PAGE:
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Reiterís syndrome - Reactive Arthritis - Symptoms - Causes - Diagnosis - Treatment

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Reiterís syndrome is an auto immune condition . It is also known as Ďreactive arthritisí because the arthritic inflammation in this condition is usually the result of an infection affecting another body part.

What is Reiterís syndrome?

Reiterís syndrome, Reactive arthritis or Reiterís disease is an autoimmune condition that was first described by a German military physician Hans Reiter in 1918. He discovered this disease as he was examining a World War I Prussian soldier who was recuperating from a bout of diarrhea. The three characteristic features he described included - inflammation of the joints, urinary tract, and eyes. Since then doctors have identified a fourth major feature - ulcerations of the skin and mouth.

Reiterís syndrome or disease is known by several names. It is also known as ĎReactiveí Arthritis as the arthritic inflammation in this condition is usually the result of an infection affecting another body part. Spinal inflammation has gained the disease the name Spondyloarthropathy. When arthritis and urethritis alone are present (conjunctivitis absent) the term Abortive Reiterís syndrome is used. It has been suggested that the term Reiterís syndrome be discouraged from usage due to Dr. Reiterís experimental work in the concentration camps of the Nazis and also because there is an effort to stop assigning personal names to diseases. The disease is primarily characterized by a triad of manifestations - conjunctivitis, arthritis, and urethritis; Although urethritis (urinary tract infection) usually occurs first, the clinical manifestations are dominated by polyarthritis and characterized by pain, redness, swelling and heat in the joints.

Some of the other disorders associated with Reiterís disease are ankylosing spondylitis, psoriatic arthritis, and inflammatory bowel syndrome. Reiterís disease may be acute in the vast majority of affected individuals in whom the condition will resolve on its own in a period of one year. In some it may recur frequently for many years and this will lead to the condition becoming chronic.

Nearly 40 % of patients with Reiterís disease develop disabling arthritis, kidney or heart disease or impaired vision. The etiology is yet unclear but this autoimmune disease is believed to be triggered by Pleuro pneumonia- like viral organisms or Chlamydia. The condition usually manifests itself after a bout of infection involving the gastric mucosa (stomach lining), genital region or the lower urinary tract. Treatment for Reiterís is focused at controlling the symptoms and eliminating microbial infection. The disease usually affects Caucasian men between the ages of 16 and 42 years of age, although it is also known to occur in older people and smaller children.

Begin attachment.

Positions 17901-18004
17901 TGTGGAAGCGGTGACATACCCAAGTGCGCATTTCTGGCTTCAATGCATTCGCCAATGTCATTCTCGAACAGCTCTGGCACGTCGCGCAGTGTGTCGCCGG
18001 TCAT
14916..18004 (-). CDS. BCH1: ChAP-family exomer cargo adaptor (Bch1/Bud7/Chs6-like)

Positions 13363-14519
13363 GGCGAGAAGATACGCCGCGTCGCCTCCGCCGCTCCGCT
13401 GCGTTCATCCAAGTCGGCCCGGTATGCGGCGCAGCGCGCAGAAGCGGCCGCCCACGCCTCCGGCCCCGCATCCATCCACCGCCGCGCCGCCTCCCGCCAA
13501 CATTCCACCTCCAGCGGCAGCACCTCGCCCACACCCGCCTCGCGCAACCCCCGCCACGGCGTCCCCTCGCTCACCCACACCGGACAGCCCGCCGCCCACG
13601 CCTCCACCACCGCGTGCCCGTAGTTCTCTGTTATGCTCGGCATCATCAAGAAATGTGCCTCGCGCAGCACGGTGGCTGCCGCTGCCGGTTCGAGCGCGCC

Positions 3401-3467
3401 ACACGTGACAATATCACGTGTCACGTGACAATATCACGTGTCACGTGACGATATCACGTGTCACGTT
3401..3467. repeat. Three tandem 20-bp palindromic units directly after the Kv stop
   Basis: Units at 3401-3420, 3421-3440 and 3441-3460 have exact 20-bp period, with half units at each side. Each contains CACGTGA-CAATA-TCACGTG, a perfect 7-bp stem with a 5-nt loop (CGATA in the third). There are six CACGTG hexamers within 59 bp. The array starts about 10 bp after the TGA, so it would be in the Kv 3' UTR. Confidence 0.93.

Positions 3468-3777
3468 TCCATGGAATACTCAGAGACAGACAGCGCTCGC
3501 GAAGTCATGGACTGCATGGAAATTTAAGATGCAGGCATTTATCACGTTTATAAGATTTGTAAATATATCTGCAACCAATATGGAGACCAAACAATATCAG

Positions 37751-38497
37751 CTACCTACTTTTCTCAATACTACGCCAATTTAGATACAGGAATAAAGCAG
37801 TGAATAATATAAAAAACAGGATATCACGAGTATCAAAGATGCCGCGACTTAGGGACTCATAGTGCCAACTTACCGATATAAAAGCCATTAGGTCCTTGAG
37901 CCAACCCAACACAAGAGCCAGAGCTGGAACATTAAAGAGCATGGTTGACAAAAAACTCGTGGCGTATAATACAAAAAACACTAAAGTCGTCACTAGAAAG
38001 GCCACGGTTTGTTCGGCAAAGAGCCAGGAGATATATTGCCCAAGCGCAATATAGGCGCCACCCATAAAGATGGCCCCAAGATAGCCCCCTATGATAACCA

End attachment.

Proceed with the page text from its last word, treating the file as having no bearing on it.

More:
Most cases involve adults in their forties. One fifth of the women are affected as often as men and when it occurs, women get the post -dysenteric form of the disease. They are less likely to have the arthritic symptoms. The sexually transmitted form is more prevalent among sexually active young men. The disease is a rarity among Black males. People affected by Reiterís syndrome have the potential to enjoy a normal span of life thanks to lifestyle modifications and excellent treatments available. Early diagnosis of the patient is important to prevent the development of arthritic complications.
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I have had Reiter's for approximately 30 years. I am in severe pain at least two months a year. Right now, it is busy chewing up my heart. A person can do many sports provided they avoid flares. On a day to day basis, I use Celebrex, and, Indocin when I need something more.
Rustydog Wednesday, December 19, 2012
My partner has informed me that he has Reiters Syndrome and we have been having an intimate relationship. I have very very sore ankles and thought this was due to my jogging along the beach. Can you tell me if this is sexually transmitted and even though he hasn't had any symptoms for 5 years is he contagious.
Debra22 Wednesday, July 25, 2012